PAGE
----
As I fear I will lack the motivation to do a post tomorrow, I think we'll just get it out of the way and over with now.
We'll start with Trent Wotherspoon, who as noted earlier today, released his environmental platform plank.
Cam Broten was in Prince Albert this week, and took time to meet with the University of Saskatchewan Student's Union. Cam, along with fellow candidate Ryan Meili, also took time to remember Howard Willems and the current motion in the legislature to get Asbestos filled buildings noted in a public directory.
Ryan Meili has been on the far east coast, spending time in Halifax, St. John's and New York, continuing a bit of his book tour that had started earlier this year. He's also taken the time to condemn the SK Party's recent move to approval privately-run for profit liquor stores in the province.
Finally, Erin Weir has been keeping calling attention to his potash loophole policy by pointing out the level of taxes paid by Agrium this last year. Erin's also been making note of how often his name seems to come up inside the legislature these past couple of weeks.
In addition to these, and stepping out of the leadership race for a moment, the SK Party has released some new ads highlighting their 'plan for growth'. They seem to be really taking a page from the Harper-Con Playbook with their ad purchases outside of an election cycle...It's a lot less ominous than the one put out by the party against the NDP Leadership candidates, and it serves a good reminder to all of us watching Saskatchewan politics unfold.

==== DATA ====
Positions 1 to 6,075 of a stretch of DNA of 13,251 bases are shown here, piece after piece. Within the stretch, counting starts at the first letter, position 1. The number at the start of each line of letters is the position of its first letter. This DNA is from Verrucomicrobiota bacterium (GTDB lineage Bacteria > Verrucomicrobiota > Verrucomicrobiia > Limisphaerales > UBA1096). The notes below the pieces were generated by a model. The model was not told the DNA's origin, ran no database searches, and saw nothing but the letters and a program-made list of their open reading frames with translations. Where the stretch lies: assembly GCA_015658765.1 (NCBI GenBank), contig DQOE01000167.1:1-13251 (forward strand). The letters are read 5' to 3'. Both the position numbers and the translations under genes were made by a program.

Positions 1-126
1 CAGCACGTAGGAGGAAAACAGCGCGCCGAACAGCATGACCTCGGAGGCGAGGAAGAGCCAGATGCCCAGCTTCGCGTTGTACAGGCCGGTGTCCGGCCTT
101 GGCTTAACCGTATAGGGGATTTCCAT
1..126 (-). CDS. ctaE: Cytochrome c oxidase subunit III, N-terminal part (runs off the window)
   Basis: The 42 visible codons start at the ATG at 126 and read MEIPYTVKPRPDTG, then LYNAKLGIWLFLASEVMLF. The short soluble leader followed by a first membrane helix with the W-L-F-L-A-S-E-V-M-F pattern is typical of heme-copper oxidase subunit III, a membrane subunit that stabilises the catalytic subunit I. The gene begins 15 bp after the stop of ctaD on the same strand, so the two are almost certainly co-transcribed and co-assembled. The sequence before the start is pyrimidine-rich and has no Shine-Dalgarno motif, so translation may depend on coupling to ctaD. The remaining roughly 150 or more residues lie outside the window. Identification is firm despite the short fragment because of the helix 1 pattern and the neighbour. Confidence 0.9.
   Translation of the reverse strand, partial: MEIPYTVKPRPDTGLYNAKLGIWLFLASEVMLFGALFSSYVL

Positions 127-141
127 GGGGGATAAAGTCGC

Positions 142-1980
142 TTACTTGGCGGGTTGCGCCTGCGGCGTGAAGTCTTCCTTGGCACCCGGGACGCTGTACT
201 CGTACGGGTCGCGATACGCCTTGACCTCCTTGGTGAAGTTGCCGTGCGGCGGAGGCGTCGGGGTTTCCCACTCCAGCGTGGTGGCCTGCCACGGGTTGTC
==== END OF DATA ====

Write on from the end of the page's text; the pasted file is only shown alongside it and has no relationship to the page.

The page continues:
Much like Harper, it seems Wall envisions a future where political campaigning never stops. And much like the federal Liberals found out very painfully, you have to be ready to define yourself before someone else defines you. We've got a good slate of four candidates, and I think any of them should do quite well in terms of defining their own role in Sask Politics, but we do need to keep in mind that this race is just the beginning of a much longer run.